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The American Civil Liberties Union (ACLU) and the ACLU of Virginia on Thursday filed a lawsuit against the Gloucester County School Board for what they call a discriminatory bathroom policy that was adopted to accommodate transgender students after parents and conservative groups from outside the county objected to allowing a transgender male student to use the men’s room.
The student at the center of the controversy is Gavin Grimm, who is set to begin his junior year at Gloucester High School this fall. At the beginning of this past school year, Grimm and his mother notified administrators of his male gender identity. Initially, Grimm was allowed to use a single-stall restroom in the nurse’s office and staff restrooms. But after he complained that he felt isolated from other students, the principal allowed him to use the boys’ restroom. He then used that restroom for nearly two months, without incident, until a coalition of conservative activists and community members, some of them parents of children in the school system, lodged a complaint with the school board.
Following the complaints, the conservative activists made a show of force at a contentious December school board meeting in an effort to intimidate school board members into approving a motion that requires transgender students to use either the bathroom assigned to their biological sex, single-stall restrooms or some other type of “alternative private facility,” such as a staff restroom. Similar shows of force at school board meetings, organized by social values crusaders with anti-transgender sentiment, have also taken place in other counties, most notably Stafford County, where the school board reversed an earlier decision allowing an elementary school student to use the bathroom of the gender with which they identify, and in Fairfax County, where community members shouted down and threatened school board members for adding gender identity to their nondiscrimination policy.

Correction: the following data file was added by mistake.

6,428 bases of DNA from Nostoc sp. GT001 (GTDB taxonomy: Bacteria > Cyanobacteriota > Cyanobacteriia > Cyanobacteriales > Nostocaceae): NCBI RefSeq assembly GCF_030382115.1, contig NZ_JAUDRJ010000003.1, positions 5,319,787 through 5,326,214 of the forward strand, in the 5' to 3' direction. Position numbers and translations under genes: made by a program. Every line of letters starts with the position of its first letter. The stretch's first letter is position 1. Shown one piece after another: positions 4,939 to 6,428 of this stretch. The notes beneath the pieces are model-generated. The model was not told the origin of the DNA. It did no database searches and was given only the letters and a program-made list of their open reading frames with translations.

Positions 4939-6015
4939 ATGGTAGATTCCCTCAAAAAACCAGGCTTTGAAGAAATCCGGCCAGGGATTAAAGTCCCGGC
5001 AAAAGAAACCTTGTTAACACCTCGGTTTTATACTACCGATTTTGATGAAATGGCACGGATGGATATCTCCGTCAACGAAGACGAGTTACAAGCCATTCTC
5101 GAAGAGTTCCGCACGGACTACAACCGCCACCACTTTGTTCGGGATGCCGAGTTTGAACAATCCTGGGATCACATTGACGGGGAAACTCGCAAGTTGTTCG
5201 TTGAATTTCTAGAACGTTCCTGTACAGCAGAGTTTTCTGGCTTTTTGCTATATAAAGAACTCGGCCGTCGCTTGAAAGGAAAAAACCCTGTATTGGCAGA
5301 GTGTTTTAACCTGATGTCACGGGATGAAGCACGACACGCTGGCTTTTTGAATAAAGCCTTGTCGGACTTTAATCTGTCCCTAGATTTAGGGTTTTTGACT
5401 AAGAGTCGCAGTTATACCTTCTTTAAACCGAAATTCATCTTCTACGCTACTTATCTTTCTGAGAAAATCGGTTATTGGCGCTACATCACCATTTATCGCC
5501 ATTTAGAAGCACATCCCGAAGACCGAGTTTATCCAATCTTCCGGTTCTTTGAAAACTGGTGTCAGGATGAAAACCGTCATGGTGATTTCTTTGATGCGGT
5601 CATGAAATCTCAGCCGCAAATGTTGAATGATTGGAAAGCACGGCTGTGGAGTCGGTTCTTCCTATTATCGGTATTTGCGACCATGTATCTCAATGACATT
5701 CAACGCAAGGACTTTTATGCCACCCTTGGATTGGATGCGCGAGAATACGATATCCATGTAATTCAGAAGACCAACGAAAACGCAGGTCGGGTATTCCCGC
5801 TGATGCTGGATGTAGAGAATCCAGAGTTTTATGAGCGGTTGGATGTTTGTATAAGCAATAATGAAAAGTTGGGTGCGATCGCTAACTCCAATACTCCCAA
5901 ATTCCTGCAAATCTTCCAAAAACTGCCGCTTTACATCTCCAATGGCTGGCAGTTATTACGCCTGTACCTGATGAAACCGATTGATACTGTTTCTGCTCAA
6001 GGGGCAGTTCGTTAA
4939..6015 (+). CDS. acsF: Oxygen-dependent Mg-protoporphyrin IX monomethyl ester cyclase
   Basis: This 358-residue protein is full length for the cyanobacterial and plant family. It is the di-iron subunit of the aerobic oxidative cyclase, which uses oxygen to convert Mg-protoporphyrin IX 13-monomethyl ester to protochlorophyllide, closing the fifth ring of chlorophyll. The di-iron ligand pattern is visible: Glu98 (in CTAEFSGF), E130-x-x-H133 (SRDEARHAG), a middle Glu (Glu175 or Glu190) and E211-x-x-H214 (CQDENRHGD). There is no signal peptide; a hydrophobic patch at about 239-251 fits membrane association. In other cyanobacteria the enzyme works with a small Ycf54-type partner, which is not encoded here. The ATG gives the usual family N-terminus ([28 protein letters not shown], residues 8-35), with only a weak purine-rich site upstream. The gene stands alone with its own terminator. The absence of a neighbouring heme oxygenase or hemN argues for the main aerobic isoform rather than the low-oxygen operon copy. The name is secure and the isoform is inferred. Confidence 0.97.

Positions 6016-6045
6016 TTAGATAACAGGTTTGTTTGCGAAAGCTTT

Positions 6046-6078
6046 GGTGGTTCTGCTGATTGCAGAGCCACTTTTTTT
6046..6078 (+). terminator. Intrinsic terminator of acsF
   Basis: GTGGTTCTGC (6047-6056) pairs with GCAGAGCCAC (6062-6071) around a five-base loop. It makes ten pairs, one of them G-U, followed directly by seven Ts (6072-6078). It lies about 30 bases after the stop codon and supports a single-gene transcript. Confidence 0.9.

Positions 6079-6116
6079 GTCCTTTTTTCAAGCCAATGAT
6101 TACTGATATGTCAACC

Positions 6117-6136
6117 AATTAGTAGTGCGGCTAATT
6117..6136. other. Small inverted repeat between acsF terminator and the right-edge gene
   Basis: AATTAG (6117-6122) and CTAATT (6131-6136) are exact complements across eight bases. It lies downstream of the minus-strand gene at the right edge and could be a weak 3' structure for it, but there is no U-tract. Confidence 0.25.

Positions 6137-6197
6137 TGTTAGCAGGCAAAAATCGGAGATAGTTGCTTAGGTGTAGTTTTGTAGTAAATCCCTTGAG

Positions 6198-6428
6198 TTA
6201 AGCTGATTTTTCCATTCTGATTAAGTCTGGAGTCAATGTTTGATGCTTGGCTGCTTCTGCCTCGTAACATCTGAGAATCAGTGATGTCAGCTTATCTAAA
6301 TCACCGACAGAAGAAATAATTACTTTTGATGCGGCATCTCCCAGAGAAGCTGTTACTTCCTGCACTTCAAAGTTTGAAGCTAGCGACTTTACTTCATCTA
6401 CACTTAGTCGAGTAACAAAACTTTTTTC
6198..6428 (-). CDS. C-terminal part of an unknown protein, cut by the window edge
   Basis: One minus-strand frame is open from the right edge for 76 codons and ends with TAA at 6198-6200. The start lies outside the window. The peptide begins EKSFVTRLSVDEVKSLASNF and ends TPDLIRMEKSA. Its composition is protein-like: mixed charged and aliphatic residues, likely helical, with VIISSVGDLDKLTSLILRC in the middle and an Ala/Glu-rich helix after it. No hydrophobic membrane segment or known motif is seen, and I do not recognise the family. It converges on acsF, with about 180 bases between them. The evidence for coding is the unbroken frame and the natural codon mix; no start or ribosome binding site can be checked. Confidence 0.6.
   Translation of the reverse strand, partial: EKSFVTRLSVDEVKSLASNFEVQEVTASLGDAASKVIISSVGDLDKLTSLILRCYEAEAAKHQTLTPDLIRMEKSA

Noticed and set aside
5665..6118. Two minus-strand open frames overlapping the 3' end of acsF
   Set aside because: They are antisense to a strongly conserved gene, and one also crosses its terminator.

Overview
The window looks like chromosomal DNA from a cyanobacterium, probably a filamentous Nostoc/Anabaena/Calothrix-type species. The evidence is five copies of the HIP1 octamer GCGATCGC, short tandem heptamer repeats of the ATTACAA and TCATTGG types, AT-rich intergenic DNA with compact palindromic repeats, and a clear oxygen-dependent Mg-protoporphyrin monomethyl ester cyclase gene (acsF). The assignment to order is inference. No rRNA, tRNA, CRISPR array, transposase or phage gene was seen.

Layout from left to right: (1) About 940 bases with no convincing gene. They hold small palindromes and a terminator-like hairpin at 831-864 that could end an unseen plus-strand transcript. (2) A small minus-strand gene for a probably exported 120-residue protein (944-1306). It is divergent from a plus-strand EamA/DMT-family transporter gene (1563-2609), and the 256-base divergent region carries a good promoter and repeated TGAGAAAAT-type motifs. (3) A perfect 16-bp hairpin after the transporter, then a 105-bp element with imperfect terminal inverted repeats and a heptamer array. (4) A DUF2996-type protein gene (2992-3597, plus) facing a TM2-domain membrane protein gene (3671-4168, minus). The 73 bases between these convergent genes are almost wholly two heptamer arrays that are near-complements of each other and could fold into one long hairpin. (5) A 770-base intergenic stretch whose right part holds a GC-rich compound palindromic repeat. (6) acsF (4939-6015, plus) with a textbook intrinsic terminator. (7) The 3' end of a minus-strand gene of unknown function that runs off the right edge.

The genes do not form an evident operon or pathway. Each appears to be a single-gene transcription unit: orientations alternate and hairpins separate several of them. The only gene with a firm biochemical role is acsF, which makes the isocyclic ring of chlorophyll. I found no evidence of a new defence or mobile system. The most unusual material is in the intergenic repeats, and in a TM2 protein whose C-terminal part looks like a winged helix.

The motion prohibiting Grimm and other transgender students from using the bathroom consistent with their gender identity passed 6-1. Board member Kim Hensley (Ware), the sole vote against the motion, argued that the board’s chosen policy prescription might violate Title IX, a portion of the Educational Amendments Act of 1972 that prohibits any form of discrimination on the basis of gender.
It is exactly those arguments that Hensley had raised in December that are the basis for the current lawsuit. In their complaint, the ACLU and ACLU of Virginia argue that Gloucester County’s bathroom policy is unconstitutional under the Fourteenth Amendment and violates Title IX.
“The school board’s policy is deeply stigmatizing and needlessly cruel,” said Joshua Block, a senior staff attorney at the ACLU Lesbian, Gay, Bisexual, Transgender and HIV Project. “Any student — transgender or not — should be free to use single-stall restrooms if they want extra privacy. Instead of protecting the privacy of all students, the school board has chosen to single out transgender students as unfit to use the same restrooms as everyone else.”
The ACLU also previously filed a federal discrimination complaint with the Department of Justice and Department of Education right after the school board passed its new policy, claiming it constitutes sex discrimination and thereby violates Title IX. That investigation remains ongoing.
In the lawsuit, the ACLU filed a preliminary injunction to ensure the court rules in time for Grimm to be able to use the same restroom as other boys when next year’s school begins in the fall.
Equality Virginia, the state’s top LGBT rights organization, issued a statement emphasizing its full-throated support for the ACLU lawsuit.
“Transgender students have the same needs as other students, and they must be given the same opportunity to succeed,” said James Parrish, Equality Virginia’s executive director. “The job of our schools is to create an atmosphere of tolerance and respect, and part of that is ensuring that no child is stigmatized or treated differently because of who they are. Affirming children for who they are is simply the right thing to do, and rejecting a child’s deeply held sense of who they are can have very serious consequences. It is sad that this is even a debate.”
For Grimm, the issue is simply one of respect.
“I just want to use the restroom in peace,” he said in a statement. “Since the school board passed this policy I feel singled out and humiliated every time I need to use the restroom.”
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